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Snow days

by Randall Beaird

It was Christmas vacation 1979. My cousin’s church youth group from Lufkin was making the long haul to Durango, Colorado. Purgatory Ski Resort played host to an East Texas avalanche of teenagers.

I never was shy when it came to sports. I played middle linebacker, third base and made myself learn a half-gainer off the high-dive.  Then, on summer vacation in 1983, at a Lake Conroe pool, I had just mastered the tricky deuce.

“Hey Mom! Watch this!”

I spun a little too far–ended up being a two and a half, and I landed on my right ear. One cotton patch later, over the hole in my eardrum, I gave that one up.

I’ll never forget that first moment of exhilaration on snow skis. By the end of the second day my falls were less spectacular, but the conditions were turning poor–the packed snow becoming more like ice. The trails were turning to crusty gray sheets, but over by the timber, the virgin like snow whispered my name.

It was the place to be, but the wipeouts could be extra painful.  I had one that was worth it–I shared on the bus as we were leaving for the day, 18“I was rippin’ down the mountain, right next to the trees! But, I caught an edge and tumbled head-first into a jagged pine.”(I showed them my cracked-in-half goggles.) “But everything was okay! It was alright! I WAS ALRIGHT! And right there, at the bottom of that same tree, right before I pulled myself up, I found THESE! (I pull out the pair of sunglasses I found trunk-side.) “I put these on and kept on going! Sure, they’re missing an arm, but THEY GOT ME HOME!”

After years of skis, last year I ventured onto a snowboard. I will never go back. The board is so much harder to learn; the falls are brutal and I can’t remember being so exhausted. Those first trips down the mountain took forever, but on a snowboard, it‘s you and and the mountain. Just like surfing, it’s you and the wave. On skis, it’s like you’re on top of two bickering penguins.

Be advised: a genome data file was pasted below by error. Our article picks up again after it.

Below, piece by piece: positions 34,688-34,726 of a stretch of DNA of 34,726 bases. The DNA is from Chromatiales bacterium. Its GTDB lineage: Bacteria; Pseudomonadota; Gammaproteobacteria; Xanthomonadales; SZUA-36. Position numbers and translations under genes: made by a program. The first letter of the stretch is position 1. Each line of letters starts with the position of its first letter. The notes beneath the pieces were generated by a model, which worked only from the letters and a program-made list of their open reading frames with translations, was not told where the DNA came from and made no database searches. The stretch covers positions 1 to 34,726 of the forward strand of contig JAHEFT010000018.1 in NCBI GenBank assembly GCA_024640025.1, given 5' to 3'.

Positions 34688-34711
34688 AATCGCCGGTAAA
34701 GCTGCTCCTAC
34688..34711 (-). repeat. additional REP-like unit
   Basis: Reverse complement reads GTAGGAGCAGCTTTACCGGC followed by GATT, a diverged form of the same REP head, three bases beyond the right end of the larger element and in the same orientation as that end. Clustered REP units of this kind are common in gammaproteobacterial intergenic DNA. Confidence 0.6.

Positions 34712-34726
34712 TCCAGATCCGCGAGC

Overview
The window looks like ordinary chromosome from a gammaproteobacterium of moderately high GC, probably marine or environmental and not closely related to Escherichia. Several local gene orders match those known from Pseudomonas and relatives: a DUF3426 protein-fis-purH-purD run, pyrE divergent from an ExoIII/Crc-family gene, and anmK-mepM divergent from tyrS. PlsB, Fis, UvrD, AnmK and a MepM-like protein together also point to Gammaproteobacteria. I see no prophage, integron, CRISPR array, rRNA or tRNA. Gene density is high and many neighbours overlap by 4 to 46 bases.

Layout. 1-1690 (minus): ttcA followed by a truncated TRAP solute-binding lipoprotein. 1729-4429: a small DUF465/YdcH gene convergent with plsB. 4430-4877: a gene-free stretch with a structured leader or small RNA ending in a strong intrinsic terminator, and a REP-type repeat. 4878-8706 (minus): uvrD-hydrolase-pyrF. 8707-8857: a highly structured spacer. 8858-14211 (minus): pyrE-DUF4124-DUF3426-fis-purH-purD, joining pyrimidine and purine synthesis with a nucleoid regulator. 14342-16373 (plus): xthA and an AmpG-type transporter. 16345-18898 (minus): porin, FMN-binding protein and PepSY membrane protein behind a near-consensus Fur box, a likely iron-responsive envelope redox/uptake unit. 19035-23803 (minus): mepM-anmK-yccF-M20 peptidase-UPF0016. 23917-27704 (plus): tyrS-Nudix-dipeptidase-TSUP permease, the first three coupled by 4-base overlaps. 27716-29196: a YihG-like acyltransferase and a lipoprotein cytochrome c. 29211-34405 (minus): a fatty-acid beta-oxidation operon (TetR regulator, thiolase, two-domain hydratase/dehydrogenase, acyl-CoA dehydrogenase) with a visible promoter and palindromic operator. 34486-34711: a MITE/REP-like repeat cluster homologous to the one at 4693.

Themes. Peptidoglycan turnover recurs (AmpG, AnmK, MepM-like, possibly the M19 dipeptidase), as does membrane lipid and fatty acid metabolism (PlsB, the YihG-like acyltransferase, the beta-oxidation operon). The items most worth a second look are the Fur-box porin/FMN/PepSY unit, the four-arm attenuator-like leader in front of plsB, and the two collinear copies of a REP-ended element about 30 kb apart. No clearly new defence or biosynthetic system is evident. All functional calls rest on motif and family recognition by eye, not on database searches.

This year, during my ski trip to Monarch Mountain, while waiting for my family to arrive, I took a day off from snowboarding and rented a snowmobile. It was pretty similar to riding a jet-ski, but the rocky cliffs had my number.

Follow-the-leader is the key on a snowmobile tour. The leader knows the terrain, the hidden rocks and cliffs. I should have been extra careful after the leader shattered his windshield in a snowdrift. But after three hours of staying in his tracks, I decided to make a loopty-loop at the top of this little slope to meet the group at the bottom.

I learned little slopes can be saddled with fifteen foot cliffs, as I sailed out into the clear mountain air. It was pretty for a few feet, until gravity raised it’s hand and slapped me down. Upon impact, my snowmobile was nose-down with a rag doll flying over the windshield. The major pain was coming, but I was bleeding before I hit the ground. Before flipping over the windshield, I gave it a little kiss. For several weeks I sported a gray, plexi-glass splinter in my lip, a testimony to follow-the-leader and my folly.  (I was lucky to only owe $100 for the damage to the snowmobile.)

I hit the windshield so fast I don’t remember it, but landing on my knee, bent sideways like it was, and the way it popped, that part put me on the plane home. I saw an operation coming as I limped off the plane.

I was shocked to hear, “mild sprain” or strain, I don’t remember which. All I heard was mild. With the anti-inflammatories and the thoughts of twenty family members at the Colorado lodge, I was back on the plane by day’s end. My first ticket was $208, my second $360, but when the family gets together, it’s worth every penny.

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